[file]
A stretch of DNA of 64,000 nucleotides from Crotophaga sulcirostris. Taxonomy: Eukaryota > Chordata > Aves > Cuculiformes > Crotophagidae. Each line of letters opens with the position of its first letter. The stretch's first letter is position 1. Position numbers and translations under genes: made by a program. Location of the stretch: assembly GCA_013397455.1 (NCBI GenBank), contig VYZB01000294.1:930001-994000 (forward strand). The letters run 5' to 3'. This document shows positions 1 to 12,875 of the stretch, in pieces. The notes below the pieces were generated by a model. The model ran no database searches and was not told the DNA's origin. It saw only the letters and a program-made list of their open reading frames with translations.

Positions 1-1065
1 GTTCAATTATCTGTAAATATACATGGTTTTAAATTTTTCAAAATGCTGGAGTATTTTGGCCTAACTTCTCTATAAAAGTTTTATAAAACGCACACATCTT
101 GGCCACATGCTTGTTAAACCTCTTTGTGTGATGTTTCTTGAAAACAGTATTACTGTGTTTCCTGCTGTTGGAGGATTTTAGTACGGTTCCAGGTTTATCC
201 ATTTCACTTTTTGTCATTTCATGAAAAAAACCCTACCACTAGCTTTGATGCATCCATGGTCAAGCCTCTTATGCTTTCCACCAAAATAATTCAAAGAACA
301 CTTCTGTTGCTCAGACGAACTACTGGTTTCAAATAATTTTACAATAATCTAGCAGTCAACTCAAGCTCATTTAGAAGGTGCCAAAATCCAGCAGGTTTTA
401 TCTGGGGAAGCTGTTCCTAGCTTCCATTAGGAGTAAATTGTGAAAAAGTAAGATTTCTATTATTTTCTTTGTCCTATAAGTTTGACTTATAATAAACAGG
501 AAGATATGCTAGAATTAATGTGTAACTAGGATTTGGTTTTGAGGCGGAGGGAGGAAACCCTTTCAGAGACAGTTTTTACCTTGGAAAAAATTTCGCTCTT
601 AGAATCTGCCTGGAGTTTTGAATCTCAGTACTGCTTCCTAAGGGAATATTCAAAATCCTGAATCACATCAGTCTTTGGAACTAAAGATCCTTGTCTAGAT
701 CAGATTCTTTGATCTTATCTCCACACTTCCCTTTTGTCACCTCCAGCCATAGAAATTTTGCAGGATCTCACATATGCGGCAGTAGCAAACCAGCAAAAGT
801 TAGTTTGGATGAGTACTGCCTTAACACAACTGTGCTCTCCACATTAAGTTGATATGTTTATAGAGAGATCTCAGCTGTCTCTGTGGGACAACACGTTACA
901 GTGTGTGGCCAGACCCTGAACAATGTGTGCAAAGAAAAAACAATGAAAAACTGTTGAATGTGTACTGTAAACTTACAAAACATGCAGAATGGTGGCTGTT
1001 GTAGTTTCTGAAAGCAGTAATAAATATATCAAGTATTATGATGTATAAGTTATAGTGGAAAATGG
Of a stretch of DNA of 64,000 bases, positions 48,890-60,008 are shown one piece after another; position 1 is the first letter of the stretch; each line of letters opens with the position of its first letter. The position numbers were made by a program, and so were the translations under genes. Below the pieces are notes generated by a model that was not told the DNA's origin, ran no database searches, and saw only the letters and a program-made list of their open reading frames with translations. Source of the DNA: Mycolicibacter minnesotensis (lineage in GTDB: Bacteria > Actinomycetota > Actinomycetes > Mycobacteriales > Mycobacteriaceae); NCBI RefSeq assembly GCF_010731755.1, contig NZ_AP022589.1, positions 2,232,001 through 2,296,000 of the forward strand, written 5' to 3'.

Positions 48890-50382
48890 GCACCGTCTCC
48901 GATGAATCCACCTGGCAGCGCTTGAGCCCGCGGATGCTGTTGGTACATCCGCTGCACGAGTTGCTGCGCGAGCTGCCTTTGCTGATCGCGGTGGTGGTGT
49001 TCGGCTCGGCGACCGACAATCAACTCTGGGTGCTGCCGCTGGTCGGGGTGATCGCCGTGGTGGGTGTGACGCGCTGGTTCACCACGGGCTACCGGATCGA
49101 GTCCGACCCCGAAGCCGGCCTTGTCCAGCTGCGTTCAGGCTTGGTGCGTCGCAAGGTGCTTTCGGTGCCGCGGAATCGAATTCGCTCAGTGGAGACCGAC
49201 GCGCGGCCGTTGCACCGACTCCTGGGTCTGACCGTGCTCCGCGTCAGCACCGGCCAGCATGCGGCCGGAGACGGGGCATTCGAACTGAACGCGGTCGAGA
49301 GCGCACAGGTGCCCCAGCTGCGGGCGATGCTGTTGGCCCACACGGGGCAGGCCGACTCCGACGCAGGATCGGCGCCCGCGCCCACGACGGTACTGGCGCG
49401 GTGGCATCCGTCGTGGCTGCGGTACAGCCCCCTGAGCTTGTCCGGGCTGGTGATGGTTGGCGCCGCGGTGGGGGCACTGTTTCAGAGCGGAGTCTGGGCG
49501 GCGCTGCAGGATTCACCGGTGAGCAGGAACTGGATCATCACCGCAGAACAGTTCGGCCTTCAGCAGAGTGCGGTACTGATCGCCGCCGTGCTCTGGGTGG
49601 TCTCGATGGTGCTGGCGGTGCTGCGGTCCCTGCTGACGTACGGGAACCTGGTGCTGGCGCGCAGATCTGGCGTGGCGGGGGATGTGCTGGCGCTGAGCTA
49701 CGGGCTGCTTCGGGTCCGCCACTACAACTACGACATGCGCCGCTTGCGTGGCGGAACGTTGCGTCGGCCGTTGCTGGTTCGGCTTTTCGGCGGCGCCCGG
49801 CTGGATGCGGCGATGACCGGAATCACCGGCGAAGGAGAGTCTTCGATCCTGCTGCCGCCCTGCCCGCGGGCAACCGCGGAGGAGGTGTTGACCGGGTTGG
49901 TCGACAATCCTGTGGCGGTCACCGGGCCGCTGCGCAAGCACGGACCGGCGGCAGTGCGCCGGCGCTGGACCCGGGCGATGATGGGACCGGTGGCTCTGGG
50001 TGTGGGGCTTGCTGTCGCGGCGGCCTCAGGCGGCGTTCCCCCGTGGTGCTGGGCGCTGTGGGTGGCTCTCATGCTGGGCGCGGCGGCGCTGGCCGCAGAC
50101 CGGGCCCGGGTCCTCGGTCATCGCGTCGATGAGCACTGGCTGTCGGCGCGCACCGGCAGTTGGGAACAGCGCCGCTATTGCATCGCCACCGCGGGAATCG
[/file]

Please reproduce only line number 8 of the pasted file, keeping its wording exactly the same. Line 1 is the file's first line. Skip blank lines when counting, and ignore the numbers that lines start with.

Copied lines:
501 AAGATATGCTAGAATTAATGTGTAACTAGGATTTGGTTTTGAGGCGGAGGGAGGAAACCCTTTCAGAGACAGTTTTTACCTTGGAAAAAATTTCGCTCTT